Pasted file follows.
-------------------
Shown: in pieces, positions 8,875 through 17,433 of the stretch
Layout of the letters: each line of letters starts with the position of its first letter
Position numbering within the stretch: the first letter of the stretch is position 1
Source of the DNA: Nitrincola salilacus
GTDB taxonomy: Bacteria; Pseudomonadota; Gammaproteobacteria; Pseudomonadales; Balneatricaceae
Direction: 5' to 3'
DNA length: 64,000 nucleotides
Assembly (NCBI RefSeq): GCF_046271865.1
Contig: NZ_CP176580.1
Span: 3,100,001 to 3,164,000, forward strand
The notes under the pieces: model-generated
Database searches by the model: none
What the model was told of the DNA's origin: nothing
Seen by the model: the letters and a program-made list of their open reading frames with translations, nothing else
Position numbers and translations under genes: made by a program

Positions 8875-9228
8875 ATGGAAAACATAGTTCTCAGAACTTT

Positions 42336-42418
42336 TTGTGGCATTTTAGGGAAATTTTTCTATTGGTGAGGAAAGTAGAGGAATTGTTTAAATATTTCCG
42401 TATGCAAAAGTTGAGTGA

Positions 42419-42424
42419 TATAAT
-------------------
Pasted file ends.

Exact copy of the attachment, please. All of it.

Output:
Shown: in pieces, positions 8,875 through 17,433 of the stretch
Layout of the letters: each line of letters starts with the position of its first letter
Position numbering within the stretch: the first letter of the stretch is position 1
Source of the DNA: Nitrincola salilacus
GTDB taxonomy: Bacteria; Pseudomonadota; Gammaproteobacteria; Pseudomonadales; Balneatricaceae
Direction: 5' to 3'
DNA length: 64,000 nucleotides
Assembly (NCBI RefSeq): GCF_046271865.1
Contig: NZ_CP176580.1
Span: 3,100,001 to 3,164,000, forward strand
The notes under the pieces: model-generated
Database searches by the model: none
What the model was told of the DNA's origin: nothing
Seen by the model: the letters and a program-made list of their open reading frames with translations, nothing else
Position numbers and translations under genes: made by a program

Positions 8875-9228
8875 ATGGAAAACATAGTTCTCAGAACTTT

Positions 42336-42418
42336 TTGTGGCATTTTAGGGAAATTTTTCTATTGGTGAGGAAAGTAGAGGAATTGTTTAAATATTTCCG
42401 TATGCAAAAGTTGAGTGA

Positions 42419-42424
42419 TATAAT